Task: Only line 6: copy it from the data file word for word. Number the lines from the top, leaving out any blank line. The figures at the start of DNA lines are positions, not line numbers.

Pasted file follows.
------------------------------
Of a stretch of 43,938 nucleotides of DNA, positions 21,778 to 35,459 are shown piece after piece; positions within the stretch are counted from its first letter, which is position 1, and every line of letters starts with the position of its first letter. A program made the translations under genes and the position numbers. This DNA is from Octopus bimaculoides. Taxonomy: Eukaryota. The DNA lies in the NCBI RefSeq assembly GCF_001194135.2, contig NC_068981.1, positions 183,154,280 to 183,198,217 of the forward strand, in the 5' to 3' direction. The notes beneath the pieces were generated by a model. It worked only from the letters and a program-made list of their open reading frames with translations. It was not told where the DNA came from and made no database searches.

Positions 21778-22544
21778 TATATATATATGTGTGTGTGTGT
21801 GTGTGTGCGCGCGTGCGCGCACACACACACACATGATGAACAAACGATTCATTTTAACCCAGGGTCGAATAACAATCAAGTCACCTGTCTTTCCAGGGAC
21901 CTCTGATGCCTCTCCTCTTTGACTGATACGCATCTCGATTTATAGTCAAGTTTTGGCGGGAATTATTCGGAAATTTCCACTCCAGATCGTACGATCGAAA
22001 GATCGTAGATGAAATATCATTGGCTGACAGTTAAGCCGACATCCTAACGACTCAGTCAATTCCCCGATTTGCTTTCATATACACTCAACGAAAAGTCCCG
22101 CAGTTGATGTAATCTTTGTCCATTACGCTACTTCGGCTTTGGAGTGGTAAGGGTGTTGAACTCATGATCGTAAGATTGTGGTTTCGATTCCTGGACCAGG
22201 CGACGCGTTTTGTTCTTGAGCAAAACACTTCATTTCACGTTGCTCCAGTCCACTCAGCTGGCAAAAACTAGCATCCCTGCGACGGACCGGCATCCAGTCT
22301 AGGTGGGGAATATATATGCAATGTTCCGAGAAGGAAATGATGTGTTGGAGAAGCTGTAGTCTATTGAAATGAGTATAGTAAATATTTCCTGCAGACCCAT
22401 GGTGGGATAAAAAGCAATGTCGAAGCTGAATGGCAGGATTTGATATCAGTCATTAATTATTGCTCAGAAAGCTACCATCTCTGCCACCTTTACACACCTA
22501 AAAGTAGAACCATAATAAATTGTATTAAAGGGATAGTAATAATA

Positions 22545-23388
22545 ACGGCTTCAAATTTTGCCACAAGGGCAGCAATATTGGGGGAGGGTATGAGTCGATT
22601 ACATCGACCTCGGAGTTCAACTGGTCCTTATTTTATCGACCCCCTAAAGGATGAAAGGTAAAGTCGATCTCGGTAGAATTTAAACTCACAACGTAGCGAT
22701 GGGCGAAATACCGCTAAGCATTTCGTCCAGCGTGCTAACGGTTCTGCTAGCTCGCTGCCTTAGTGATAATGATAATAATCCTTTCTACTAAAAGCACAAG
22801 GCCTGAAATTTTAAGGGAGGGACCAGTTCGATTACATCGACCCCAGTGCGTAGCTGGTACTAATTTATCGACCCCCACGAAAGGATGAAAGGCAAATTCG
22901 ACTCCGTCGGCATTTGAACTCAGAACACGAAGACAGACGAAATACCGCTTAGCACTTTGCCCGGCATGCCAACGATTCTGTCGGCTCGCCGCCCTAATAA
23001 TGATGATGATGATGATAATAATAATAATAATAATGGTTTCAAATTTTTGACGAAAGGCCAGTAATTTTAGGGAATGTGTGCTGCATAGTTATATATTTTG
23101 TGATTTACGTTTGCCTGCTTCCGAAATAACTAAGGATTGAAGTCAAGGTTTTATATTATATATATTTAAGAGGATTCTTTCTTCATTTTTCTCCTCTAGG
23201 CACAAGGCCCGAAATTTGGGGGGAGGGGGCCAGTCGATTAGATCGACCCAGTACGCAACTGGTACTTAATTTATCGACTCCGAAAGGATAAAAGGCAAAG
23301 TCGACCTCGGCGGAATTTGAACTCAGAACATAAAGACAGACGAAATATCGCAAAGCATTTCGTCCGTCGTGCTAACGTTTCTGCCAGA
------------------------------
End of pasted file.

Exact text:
22001 GATCGTAGATGAAATATCATTGGCTGACAGTTAAGCCGACATCCTAACGACTCAGTCAATTCCCCGATTTGCTTTCATATACACTCAACGAAAAGTCCCG